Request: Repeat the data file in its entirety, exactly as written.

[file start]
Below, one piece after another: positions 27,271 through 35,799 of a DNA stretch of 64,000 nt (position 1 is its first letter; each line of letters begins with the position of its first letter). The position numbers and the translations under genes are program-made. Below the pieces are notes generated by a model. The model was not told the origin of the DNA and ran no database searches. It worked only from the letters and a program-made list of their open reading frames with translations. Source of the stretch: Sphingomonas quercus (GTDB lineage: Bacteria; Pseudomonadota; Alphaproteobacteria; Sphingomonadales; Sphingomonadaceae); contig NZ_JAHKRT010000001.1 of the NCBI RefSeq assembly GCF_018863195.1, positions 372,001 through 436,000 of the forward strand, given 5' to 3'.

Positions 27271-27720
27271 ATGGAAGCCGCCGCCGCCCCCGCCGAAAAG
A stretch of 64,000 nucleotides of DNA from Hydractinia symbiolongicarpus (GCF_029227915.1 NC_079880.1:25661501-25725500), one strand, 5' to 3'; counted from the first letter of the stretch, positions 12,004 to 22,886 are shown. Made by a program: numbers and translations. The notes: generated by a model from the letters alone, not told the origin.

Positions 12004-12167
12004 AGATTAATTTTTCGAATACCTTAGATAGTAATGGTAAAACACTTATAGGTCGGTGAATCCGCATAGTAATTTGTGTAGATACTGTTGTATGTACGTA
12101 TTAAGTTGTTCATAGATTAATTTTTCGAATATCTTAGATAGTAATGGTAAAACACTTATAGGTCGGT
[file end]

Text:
Below, one piece after another: positions 27,271 through 35,799 of a DNA stretch of 64,000 nt (position 1 is its first letter; each line of letters begins with the position of its first letter). The position numbers and the translations under genes are program-made. Below the pieces are notes generated by a model. The model was not told the origin of the DNA and ran no database searches. It worked only from the letters and a program-made list of their open reading frames with translations. Source of the stretch: Sphingomonas quercus (GTDB lineage: Bacteria; Pseudomonadota; Alphaproteobacteria; Sphingomonadales; Sphingomonadaceae); contig NZ_JAHKRT010000001.1 of the NCBI RefSeq assembly GCF_018863195.1, positions 372,001 through 436,000 of the forward strand, given 5' to 3'.

Positions 27271-27720
27271 ATGGAAGCCGCCGCCGCCCCCGCCGAAAAG
A stretch of 64,000 nucleotides of DNA from Hydractinia symbiolongicarpus (GCF_029227915.1 NC_079880.1:25661501-25725500), one strand, 5' to 3'; counted from the first letter of the stretch, positions 12,004 to 22,886 are shown. Made by a program: numbers and translations. The notes: generated by a model from the letters alone, not told the origin.

Positions 12004-12167
12004 AGATTAATTTTTCGAATACCTTAGATAGTAATGGTAAAACACTTATAGGTCGGTGAATCCGCATAGTAATTTGTGTAGATACTGTTGTATGTACGTA
12101 TTAAGTTGTTCATAGATTAATTTTTCGAATATCTTAGATAGTAATGGTAAAACACTTATAGGTCGGT